In this file photo, Stella McCartney, winner of Designer of the Year award, held her award at the British Fashion Awards at the Savoy Hotel in central London on Nov. 27, 2012.
Joel Ryan, ASSOCIATED PRESS - Joel Ryan/Invision/AP
McCartney, 'God particle' scientist get honors
- Article by: RAPHAEL SATTER
- Associated Press
- December 30, 2012 - 12:13 AM
LONDON - Stella McCartney, who designed the uniforms worn by Britain's record-smashing Olympic team, and Scottish physicist Peter Higgs, who gave his name to the so-called "God particle," are among the hundreds being honored by Queen Elizabeth II this New Year.
The list is particularly heavy with Britain's Olympic heroes, but it also includes "Star Wars" actor Ewan McGregor, eccentric English singer Kate Bush, Roald Dahl illustrator Quentin Blake, and Jamie Lowther-Pinkerton, the royal aide who helped organize the watched-around-the-world wedding of Prince William to Kate Middleton.
McCartney was honored with the title of Officer of the Order of the British Empire, or OBE, in part for her work creating the skintight, red-white-and-blue uniforms worn by British athletes as they grabbed 65 medals during the 2012 games hosted by London. McCartney is the designer daughter of ex-Beatle Paul McCartney and his first wife Linda, and she has moved to make the family name almost as synonymous with fashion as it is with music, setting up a successful business and a critically-acclaimed label.
Higgs' achievements, which made him a Companion of Honor, touch on the nature and the origins of the universe. The 83-year-old researcher's work in theoretical physics sought to explain what gives things weight. He said it was while walking through the Scottish mountains that he hit upon the concept of what would later become known as the Higgs boson, an elusive subatomic particle that gives objects mass and combines with gravity to give them weight.
For decades, the existence of such a particle remained just a theory, but earlier this year scientists working at the European Organization for Nuclear Research, or CERN, said they'd found compelling evidence that the Higgs boson was out there. Or in there. Or whatever.
All of Britain's gold medalists from this year's games were on the list, with cyclist Bradley Wiggins and sailor Ben Ainslie honored with knighthoods.
Sebastian Coe, who masterminded the games as chairman of the London organizing committee, was made a Companion of Honor — a prestigious title also awarded to Higgs. But Ken Livingstone, London's former mayor, said Saturday he turned down a Commander of the Order of the British Empire, or CBE, recognizing his services to the Olympics because he doesn't believe politicians should get the queen's honors.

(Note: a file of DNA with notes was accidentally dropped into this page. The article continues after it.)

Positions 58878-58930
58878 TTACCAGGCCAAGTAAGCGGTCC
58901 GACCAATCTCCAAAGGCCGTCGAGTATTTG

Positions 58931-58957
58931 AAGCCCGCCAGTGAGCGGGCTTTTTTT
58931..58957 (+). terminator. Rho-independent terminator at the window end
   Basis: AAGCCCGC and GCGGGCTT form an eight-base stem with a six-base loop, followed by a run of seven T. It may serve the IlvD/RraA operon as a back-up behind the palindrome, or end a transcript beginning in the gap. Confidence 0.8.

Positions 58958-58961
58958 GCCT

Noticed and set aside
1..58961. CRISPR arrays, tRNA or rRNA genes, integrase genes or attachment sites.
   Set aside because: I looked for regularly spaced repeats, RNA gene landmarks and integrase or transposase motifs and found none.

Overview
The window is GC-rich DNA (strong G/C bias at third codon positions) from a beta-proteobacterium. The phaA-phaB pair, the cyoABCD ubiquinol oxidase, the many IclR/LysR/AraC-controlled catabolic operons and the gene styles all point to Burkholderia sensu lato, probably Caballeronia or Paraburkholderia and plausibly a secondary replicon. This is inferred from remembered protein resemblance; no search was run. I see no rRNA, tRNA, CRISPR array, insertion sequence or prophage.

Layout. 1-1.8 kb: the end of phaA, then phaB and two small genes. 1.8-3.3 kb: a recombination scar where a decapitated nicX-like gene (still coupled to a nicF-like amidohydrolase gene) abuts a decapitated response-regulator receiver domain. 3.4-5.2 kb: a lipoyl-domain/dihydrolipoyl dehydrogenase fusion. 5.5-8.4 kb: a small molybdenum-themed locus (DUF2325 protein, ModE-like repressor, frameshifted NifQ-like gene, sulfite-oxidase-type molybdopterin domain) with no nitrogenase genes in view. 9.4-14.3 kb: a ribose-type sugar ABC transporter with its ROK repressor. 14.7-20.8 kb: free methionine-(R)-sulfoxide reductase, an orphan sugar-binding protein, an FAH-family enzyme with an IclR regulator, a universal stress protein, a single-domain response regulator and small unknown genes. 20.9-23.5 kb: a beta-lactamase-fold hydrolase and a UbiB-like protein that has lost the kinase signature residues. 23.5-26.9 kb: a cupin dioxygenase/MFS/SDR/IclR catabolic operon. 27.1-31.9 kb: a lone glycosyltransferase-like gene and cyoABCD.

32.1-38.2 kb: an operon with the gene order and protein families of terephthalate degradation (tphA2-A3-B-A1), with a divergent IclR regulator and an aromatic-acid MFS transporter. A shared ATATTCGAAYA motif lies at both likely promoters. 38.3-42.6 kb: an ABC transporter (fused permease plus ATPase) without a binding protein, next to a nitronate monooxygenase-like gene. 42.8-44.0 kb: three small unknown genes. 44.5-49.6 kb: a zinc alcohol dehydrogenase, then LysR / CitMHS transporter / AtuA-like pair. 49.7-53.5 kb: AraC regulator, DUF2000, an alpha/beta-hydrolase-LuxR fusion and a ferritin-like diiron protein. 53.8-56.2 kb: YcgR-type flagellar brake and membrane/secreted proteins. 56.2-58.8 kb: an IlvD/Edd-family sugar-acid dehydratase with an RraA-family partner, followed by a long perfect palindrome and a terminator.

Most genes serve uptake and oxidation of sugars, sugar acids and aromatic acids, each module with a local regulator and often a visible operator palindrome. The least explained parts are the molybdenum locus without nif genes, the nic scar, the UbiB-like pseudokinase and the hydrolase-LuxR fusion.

Honors lists typically include a sprinkling of star power, and this year was no different. Ewan McGregor, who came to public attention through his role as the heroin-addled anti-hero of British drug drama "Trainspotting," was awarded an OBE. The 41-year-old actor is also known for his turn as a young Obi-Wan Kenobi in the "Star Wars" prequels.
"Babooshka" singer Kate Bush said she was delighted to be made a CBE for a musical career which has resulted in a string of quirky hits including "Wuthering Heights," "Cloudbusting," and "Man With The Child In His Eyes."
Other art world honorees included artist Tracey Emin and Quentin Blake, whose spiky, exuberant illustrations are best known through the work of his collaborator Roald Dahl.
Politicians, policemen, and spies got honors too. Scotland Yard chief Bernard Hogan-Howe was awarded a knighthood; former British foreign minister Margaret Beckett was made a Dame Commander of the Order of the British Empire. Former Prime Minister Tony Blair's wife Cherie was made a CBE for her charity work. MI5 chief Jonathan Evans was made a Knight Commander of the Order of Bath.
Also honored was the man credited with helping pull off the wedding of the decade: Jamie Lowther-Pinkerton, principal private secretary to the Duke and Duchess of Cambridge (as Prince William and his wife are formally known) was made a Lieutenant of the Royal Victorian Order.
Britain's honors are bestowed twice a year by the monarch, at New Year's and on her official birthday in June. Although the queen does pick out some lesser honors herself, the vast majority of recipients are selected by government committees from nominations made by officials and members of the public.
In descending order, the honors are knighthoods, CBE, OBE, and MBE — Member of the Order of the British Empire. Knights are addressed as "sir" or "dame." Recipients of the other honors, such as the Order of the Companions of Honor given to Higgs and Coe or the Royal Victorian Order personally picked out by the queen, receive no title but can put the letters after their names.
The New Year's honors carried the usual batch of courtiers — even the royal household's switchboard operator got a medal — as well as senior civil servants, soldiers, charity executives, successful entrepreneurs, established academics, volunteers, and community workers. Some of the more eclectic honors included the OBE handed to card game columnist Andrew Michael Robson "for services to the game of bridge," and the OBE given to river conservationist Andrew Douglas-Home "for services to fishing."
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